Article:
Wellness is a lifestyle cult for the 21st century. Somewhere near the heart of wellness is the essential oil industry, a multi-level marketing juggernaut that is projected to grow to more than $11 billion in the next three years. Individual distributors sell essential oils in forums ranging from chat groups and online marketplaces to opulent corporate retreats, promoting them for their healing and calming powers, a panacea for weary, anxious times. Without the ability to latch onto scientific language and procedures for validation, however, the industry’s claims might have been beyond normal credulity. Therefore, there has been a major push for standardization and quality control for the products, notably through the use of gas chromatography-mass spectrometry (GC-MS).
Essential oils have been used as folk remedies for millennia, and their compositions have been regularly analyzed by GC-MS since the 1970s. Those analyses contributed to investigations of the activities of terpenoids, a large class of compounds common in essential oils that includes menthol1 and camphor2. Establishment of the modern consumer essential-oil industry is attributable to a former lumberjack named Gary Young. After a logging injury, Young devoted himself in full to alternative therapies and rituals, establishing an essential-oil empire as CEO of Young Living. Since then, other competitors have emerged, including doTerra. These two firms still drive much of the market, and the popularity of products that can be found in items as diverse as candles, perfumes, supplements, and over-the-counter remedies has resulted in a profusion of uses and claims. From comforting and harmless attempts to relax and focus to potentially dangerous substitutions for cancer treatments and vaccines, there seems to be a claim about essential oils for every ailment.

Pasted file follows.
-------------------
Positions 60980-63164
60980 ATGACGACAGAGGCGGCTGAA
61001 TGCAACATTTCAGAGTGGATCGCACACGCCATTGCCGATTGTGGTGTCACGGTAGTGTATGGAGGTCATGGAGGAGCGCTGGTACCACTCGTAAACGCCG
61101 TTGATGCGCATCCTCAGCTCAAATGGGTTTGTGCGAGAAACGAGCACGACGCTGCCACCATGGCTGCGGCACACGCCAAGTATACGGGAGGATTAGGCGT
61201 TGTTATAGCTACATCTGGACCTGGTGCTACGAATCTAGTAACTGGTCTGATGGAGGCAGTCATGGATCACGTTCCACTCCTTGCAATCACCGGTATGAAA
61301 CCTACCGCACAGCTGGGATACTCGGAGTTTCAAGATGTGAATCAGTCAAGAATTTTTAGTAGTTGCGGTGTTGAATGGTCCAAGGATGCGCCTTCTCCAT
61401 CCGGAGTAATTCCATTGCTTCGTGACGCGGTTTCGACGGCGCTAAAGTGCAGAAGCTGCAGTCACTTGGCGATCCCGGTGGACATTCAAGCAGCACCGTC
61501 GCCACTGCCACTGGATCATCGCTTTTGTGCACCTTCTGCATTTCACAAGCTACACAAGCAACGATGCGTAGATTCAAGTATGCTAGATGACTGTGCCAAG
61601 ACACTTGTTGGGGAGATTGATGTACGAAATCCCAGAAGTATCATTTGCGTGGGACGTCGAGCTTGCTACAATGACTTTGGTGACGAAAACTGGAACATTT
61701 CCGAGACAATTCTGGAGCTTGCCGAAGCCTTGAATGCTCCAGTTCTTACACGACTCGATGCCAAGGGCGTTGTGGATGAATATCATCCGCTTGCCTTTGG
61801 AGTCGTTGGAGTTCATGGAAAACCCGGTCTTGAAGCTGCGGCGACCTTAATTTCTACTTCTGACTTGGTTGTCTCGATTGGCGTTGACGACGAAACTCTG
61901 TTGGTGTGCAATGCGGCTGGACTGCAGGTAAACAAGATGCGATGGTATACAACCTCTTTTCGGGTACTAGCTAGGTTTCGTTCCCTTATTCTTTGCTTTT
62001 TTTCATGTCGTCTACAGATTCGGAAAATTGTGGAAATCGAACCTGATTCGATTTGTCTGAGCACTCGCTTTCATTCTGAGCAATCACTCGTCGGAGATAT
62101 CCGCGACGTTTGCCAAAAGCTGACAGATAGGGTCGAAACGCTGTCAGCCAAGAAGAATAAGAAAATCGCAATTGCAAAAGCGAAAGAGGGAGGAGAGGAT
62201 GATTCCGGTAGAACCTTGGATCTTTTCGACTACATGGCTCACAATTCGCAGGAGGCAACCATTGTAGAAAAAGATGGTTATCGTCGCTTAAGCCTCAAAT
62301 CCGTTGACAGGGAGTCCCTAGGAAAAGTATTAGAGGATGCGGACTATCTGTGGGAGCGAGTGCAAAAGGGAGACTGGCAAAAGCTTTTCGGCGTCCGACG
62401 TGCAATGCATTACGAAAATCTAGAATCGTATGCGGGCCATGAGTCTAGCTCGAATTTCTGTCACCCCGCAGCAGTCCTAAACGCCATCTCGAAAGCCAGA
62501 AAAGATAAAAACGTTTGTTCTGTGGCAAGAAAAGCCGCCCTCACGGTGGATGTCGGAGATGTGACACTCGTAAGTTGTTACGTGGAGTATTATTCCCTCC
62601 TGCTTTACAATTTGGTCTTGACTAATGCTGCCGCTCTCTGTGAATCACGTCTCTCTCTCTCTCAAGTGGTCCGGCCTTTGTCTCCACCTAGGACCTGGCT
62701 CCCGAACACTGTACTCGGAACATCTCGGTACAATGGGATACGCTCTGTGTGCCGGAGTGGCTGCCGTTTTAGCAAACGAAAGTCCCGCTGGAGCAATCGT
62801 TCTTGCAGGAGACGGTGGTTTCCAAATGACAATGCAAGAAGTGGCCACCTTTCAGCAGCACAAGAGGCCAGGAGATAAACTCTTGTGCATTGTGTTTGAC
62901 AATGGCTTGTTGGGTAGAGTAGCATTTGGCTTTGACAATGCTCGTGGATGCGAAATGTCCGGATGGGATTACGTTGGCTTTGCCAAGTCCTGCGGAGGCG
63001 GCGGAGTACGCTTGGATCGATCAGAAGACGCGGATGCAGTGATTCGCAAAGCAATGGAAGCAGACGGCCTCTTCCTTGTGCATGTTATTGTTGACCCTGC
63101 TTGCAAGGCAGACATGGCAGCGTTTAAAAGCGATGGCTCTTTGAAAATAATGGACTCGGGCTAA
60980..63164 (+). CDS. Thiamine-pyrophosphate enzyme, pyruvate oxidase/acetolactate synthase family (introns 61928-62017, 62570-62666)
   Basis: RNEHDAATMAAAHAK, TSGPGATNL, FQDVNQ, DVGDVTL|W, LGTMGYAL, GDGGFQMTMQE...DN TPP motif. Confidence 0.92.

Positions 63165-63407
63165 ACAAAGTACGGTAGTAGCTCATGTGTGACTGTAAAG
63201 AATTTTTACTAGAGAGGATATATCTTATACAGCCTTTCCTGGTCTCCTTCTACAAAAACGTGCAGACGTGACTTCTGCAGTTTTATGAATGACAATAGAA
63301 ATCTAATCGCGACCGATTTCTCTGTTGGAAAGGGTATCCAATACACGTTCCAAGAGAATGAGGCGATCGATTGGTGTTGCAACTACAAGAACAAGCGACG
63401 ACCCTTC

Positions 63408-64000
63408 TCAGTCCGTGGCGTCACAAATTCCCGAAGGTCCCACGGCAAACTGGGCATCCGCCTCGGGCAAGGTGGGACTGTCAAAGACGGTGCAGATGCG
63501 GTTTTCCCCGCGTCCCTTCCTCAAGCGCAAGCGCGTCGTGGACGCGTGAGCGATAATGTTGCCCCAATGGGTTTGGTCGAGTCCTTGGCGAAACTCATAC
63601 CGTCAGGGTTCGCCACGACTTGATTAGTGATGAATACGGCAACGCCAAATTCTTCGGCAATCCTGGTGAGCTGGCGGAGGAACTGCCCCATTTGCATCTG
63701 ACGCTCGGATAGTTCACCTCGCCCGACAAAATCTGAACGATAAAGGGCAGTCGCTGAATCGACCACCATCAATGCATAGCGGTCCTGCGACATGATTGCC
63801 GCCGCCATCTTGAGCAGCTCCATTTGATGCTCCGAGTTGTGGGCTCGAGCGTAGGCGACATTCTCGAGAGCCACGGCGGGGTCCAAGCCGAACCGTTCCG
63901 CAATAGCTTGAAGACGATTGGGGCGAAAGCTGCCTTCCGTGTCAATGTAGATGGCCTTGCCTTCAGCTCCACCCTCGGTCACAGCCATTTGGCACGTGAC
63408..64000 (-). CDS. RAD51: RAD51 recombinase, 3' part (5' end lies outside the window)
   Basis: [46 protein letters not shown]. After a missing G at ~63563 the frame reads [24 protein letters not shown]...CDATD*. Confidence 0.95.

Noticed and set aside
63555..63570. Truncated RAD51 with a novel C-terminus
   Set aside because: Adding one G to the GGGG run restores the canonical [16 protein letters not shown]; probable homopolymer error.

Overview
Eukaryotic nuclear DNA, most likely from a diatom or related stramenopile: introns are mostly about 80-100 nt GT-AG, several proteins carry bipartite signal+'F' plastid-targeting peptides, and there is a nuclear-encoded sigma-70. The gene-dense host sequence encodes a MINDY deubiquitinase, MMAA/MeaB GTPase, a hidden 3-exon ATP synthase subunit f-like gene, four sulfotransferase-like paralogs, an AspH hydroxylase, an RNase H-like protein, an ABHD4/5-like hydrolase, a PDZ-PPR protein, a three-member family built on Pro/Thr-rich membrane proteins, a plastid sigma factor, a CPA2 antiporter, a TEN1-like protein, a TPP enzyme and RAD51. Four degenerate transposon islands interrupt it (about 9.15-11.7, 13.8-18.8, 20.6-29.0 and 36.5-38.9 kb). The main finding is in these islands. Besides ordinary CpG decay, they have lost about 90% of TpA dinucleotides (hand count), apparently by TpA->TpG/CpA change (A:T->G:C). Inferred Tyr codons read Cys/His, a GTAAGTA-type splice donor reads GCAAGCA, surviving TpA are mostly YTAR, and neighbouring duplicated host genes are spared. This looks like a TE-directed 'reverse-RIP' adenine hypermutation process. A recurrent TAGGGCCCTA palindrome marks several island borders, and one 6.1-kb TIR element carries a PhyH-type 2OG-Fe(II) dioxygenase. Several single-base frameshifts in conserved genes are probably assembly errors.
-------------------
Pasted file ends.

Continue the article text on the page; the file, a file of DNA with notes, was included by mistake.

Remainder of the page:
Complicating matters, however, is the following question: What do you call alternative medicine that works? The answer: medicine. For instance, there is mounting evidence that essential oils hold promise in buttressing our dwindling supply of effective antibiotics. This makes intuitive sense, because the production by different plant species of aromatic irritants largely constitutes an evolutionary response to infestation by insects and pests. Some studies have shown that essential oils can mitigate infection in livestock animals more effectively than standard doses of ingestible antibiotics. Other studies have demonstrated antimicrobial and antifungal properties that may be used to help fight infection in patients.
Unfortunately, much of what is published on essential oils is based on very simple in vitro testing methods that lack predictable clinical and translational relevance. Conversely, there is a wealth of experimental and casestudy literature detailing toxicity from both on- and off-label uses of essential oils, including severe contact dermatitis from topical application, and kidney, liver, and mucosal membrane damage from ingestion.